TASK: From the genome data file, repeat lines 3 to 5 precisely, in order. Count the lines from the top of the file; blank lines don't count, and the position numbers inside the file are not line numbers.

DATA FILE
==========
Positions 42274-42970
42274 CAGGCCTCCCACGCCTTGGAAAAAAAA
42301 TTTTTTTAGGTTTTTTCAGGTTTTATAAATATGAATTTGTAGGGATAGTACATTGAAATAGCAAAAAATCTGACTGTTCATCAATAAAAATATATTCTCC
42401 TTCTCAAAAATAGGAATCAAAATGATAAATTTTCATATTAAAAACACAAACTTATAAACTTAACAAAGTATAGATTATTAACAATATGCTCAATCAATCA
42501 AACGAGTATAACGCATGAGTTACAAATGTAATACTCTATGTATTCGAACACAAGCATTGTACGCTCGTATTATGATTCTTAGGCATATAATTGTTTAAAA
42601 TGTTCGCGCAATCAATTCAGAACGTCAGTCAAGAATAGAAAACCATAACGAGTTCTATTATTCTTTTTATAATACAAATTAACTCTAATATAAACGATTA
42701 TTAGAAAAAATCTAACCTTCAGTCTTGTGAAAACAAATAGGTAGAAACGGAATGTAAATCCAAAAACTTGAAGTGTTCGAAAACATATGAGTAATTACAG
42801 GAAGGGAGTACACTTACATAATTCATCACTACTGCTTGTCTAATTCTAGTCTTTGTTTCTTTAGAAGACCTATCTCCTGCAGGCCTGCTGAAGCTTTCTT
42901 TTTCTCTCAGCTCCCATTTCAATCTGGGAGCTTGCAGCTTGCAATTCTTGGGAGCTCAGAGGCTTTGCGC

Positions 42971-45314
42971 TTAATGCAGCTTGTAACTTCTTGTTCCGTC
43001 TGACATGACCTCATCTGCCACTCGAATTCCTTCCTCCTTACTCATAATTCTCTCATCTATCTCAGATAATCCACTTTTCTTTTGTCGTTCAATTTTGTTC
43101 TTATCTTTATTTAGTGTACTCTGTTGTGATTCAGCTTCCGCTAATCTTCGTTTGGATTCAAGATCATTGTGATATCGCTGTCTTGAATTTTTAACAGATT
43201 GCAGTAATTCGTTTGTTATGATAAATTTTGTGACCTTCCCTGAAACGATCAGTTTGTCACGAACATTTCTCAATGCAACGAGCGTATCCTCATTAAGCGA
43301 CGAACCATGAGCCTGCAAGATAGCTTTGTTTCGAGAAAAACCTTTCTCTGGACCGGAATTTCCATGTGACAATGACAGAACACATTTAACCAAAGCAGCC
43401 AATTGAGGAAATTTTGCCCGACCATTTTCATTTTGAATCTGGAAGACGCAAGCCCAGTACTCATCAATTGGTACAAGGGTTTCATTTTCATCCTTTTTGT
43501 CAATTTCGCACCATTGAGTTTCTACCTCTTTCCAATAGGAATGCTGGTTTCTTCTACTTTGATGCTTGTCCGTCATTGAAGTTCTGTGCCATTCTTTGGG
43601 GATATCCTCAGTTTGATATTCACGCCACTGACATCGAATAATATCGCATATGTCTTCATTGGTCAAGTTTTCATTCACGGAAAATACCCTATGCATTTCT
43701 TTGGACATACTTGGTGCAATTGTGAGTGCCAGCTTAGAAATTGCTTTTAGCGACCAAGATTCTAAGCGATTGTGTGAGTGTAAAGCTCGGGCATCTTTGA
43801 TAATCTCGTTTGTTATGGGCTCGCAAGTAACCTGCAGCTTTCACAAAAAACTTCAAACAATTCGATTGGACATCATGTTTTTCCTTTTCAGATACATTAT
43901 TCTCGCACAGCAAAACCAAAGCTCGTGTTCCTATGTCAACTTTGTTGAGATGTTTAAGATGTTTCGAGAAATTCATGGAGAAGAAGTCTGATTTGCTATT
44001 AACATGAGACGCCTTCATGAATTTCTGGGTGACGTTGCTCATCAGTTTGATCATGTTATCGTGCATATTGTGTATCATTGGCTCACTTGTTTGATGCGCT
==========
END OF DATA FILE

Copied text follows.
42301 TTTTTTTAGGTTTTTTCAGGTTTTATAAATATGAATTTGTAGGGATAGTACATTGAAATAGCAAAAAATCTGACTGTTCATCAATAAAAATATATTCTCC
42401 TTCTCAAAAATAGGAATCAAAATGATAAATTTTCATATTAAAAACACAAACTTATAAACTTAACAAAGTATAGATTATTAACAATATGCTCAATCAATCA
42501 AACGAGTATAACGCATGAGTTACAAATGTAATACTCTATGTATTCGAACACAAGCATTGTACGCTCGTATTATGATTCTTAGGCATATAATTGTTTAAAA